I have always envy ice skating gymnasts. To my naive young dreamy child eyes, they represented the ultimate freedom. Ruthless, strong and mesmerizing humanoid forms who swiftly cut the ice and levitate with a grace that elevates them to some sort of godly state.
I could not have been further from this ideal… No levitation, no godly state, cutting only my fingers in clumsiness when trying to cook and reaching humanoid status by having some alien life logic. Regarding sports, let’s just say I was never the athletic type…
While growing up, gym classes were a sacrifice I had to endure. My poor classmates dreaded picking me for their teams as much as I did dribbling… or should I say tripping, a football into this square space. It made no sense to me, and I hated the competition. I stood alone on many occasions, stubbornly manifesting my disscontempt, or sharing the goals keeper net with another school gym striker, before magically disappearing into the school cafe. With time, I became an escape artist.
5 years ago I discovered freediving, and at the same time yoga came into my life. These are the perfect sports for my slightly introvert self. Both of them are personal mind games that literally make you jump head first. Here is why I love them:
1. Being under-pressure
In Freediving, self-sabotage is directly correlated with poor performance. Mind and body must become one. Trust is key! On the surface, breathing techniques calm your body and mind and help you slowly focus on something easy. You cannot start a dive tired or overthinking. Then the duck dive needs to be done in a single flow movement that gets you to 5 meters deep with the minimal effort. Afterwards, you synchronize the swim with your heart beat and ear decompression at a slow rhythm. No need to rush, rush wastes energy.
After 15 meters deep, your lungs are less than half the volume. No more natural positive buoyancy. Pressure takes over and you slide down motionless. At this point you feel your body transforming. At 20 meters, your lungs are 1\3 of the size and your stomach is glued to your back. You need to build reserve air to decompress your ears. At 30 meters, your lungs are at 1/4th of the size, you are close to your residual air lung volume. Instincts kick in. Then you feel the compressions. Your diaphragm is pressuring your lungs to recycle your air. Your body is triggering your brain to scream for air. Blood leaves your legs to protect your heart and brain. You need to control the impulse to panic, to control fear. . . you may feel living a sort of a dream and no it’s not the eternal one! Compressions are fine. They are the trigger to turn up slowly. They form a sort of a loop where mind triggers your body to make you believe you need air sooner than you actually need. Mind over body and time is extended. You are in total control at the same time you are letting go. Very paradoxical feeling in freediving.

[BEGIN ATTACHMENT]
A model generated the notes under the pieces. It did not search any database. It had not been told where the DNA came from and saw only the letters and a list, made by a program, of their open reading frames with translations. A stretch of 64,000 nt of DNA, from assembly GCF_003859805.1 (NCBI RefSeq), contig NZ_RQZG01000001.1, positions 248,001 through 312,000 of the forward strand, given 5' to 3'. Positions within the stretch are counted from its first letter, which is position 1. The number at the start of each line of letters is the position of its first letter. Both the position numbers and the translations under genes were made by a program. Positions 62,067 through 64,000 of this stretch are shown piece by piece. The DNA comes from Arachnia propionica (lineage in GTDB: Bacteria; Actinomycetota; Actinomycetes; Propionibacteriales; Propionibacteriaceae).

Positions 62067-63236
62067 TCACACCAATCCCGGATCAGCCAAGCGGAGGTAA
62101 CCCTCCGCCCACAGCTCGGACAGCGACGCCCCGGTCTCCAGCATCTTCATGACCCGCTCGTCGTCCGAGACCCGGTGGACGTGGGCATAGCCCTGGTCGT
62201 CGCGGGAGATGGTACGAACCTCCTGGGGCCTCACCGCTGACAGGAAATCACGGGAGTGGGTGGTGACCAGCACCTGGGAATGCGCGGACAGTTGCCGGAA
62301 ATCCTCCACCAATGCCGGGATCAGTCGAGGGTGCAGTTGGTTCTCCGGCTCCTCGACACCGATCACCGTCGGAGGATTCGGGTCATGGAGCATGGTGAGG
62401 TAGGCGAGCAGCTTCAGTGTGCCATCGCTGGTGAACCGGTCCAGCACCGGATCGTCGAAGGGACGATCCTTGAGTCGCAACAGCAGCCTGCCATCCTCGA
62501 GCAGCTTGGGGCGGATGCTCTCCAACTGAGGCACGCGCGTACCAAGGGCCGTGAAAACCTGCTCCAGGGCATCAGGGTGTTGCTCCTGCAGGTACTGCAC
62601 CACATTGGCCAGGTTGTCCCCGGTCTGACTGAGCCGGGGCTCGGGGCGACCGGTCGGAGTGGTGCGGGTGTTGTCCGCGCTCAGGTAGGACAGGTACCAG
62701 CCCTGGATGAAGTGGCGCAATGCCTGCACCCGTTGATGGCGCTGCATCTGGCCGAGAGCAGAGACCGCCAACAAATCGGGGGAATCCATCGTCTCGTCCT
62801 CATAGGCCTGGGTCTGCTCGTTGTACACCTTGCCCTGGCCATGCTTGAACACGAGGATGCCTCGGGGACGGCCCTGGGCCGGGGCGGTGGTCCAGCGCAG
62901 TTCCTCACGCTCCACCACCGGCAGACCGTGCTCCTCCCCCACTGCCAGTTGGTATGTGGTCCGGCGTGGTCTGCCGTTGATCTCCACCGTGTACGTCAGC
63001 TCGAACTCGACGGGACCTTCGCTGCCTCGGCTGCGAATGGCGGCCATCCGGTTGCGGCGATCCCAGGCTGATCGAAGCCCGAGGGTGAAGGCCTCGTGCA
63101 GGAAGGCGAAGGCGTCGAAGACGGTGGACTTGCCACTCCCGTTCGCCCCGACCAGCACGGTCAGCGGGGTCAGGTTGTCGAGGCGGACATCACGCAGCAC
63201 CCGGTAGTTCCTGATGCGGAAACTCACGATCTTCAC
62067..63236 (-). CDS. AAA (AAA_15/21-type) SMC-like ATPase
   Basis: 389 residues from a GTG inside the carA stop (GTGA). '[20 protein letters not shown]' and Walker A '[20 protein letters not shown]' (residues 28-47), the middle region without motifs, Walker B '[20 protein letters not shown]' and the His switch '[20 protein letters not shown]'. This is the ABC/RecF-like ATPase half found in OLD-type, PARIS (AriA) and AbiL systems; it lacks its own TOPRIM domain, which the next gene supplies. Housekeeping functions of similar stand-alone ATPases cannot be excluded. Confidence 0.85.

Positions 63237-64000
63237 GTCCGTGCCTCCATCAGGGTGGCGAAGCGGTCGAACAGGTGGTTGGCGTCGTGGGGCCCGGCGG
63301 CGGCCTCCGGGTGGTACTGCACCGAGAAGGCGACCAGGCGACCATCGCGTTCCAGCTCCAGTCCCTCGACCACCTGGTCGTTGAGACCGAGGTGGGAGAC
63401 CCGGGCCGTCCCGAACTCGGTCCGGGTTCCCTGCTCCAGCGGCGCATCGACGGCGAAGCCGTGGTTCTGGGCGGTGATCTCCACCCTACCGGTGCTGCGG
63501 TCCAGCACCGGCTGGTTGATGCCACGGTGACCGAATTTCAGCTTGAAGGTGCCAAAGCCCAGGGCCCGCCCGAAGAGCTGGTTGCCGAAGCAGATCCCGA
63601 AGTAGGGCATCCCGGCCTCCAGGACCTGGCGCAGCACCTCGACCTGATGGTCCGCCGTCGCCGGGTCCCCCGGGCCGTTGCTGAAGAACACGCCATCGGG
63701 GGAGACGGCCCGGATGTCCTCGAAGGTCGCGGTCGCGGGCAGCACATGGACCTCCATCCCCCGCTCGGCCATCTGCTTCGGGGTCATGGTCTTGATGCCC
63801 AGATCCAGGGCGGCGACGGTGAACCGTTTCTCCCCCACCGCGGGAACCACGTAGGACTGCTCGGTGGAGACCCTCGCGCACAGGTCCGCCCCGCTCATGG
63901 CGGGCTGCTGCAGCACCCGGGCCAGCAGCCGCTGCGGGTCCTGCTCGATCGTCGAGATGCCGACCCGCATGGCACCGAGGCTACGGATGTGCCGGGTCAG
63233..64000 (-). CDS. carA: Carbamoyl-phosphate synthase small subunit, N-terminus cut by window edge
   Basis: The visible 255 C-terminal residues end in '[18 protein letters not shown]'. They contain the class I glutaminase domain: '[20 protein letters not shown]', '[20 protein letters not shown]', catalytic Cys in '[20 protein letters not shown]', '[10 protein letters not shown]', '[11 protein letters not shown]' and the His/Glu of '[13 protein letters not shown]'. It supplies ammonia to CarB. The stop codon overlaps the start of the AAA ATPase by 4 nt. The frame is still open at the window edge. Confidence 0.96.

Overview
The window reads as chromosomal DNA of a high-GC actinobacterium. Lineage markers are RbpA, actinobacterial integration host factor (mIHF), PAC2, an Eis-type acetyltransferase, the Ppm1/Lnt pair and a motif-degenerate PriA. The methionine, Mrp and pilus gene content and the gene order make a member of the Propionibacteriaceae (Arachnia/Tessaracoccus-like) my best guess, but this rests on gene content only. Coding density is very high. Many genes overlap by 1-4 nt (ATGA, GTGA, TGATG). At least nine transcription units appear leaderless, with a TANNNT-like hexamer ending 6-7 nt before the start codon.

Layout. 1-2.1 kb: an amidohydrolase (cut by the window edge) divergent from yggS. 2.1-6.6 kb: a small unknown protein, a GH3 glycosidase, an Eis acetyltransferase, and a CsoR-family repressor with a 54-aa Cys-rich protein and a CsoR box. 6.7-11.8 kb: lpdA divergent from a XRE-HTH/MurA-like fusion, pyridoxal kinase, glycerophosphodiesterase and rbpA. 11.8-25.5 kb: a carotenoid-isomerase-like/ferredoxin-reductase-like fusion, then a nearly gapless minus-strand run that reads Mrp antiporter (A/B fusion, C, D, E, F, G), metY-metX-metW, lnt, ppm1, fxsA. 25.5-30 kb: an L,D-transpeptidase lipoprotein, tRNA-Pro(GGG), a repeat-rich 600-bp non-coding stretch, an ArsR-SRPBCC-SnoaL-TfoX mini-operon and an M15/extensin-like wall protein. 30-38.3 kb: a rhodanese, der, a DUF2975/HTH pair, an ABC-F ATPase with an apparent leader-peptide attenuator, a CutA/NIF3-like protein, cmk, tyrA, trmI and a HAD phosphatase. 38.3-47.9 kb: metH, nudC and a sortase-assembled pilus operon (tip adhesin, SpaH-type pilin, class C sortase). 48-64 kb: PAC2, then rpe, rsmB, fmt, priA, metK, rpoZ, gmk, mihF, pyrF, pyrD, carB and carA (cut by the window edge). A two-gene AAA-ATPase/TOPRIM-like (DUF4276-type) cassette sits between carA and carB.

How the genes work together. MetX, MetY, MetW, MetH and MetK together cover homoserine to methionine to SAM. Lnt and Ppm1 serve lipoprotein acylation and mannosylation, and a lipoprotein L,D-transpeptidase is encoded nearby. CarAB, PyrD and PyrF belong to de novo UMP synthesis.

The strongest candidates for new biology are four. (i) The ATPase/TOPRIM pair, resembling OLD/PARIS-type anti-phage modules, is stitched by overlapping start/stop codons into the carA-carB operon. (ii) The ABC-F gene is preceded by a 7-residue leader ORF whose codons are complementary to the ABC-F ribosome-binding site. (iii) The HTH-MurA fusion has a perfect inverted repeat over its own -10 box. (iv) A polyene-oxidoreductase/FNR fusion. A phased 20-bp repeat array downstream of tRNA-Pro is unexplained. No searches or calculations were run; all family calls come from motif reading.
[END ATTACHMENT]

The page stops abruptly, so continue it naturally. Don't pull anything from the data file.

(it is not me in that video… not yet!)
2. Balancing out:
Turning now to yoga and handstands in particular, I do not do it to find some soul enlightenment and mindfulness zen state. I do it because I love the challenge, and to observe how my thoughts affect my practice. Parallel to freediving, overthinking is an enemy of handstands and any yoga balance. My first handstand felt like a log. I was struggling to balance on my neck (should be on my shoulders), my face was in lobster mode, I could feel blood pounding in my eyes… I thought my head was going to explode. I lost balance and slowly fell to the side, in slow motion but brutal fall on the ground. Not very graceful… Yet, that feeling of being upside down was addictive, and I haven’t stopped since.
So what is so special about being upside-down? Is it the illusion of control, power and the humility that comes with it… Is it feeling unbalanced and learn how to remain whole or is it the growth pains felt when faced with adversity. Perhaps is about solving puzzles, celebrating small victories, having the freedom that comes with expanding your comfort zone. Whatever it is, all of the above or none of them, I’m addicted.
How I miss freediving and the being under pressure… for now, handstands have to do it. As I like to stay, 1 handstand a day, keeps the doctor away.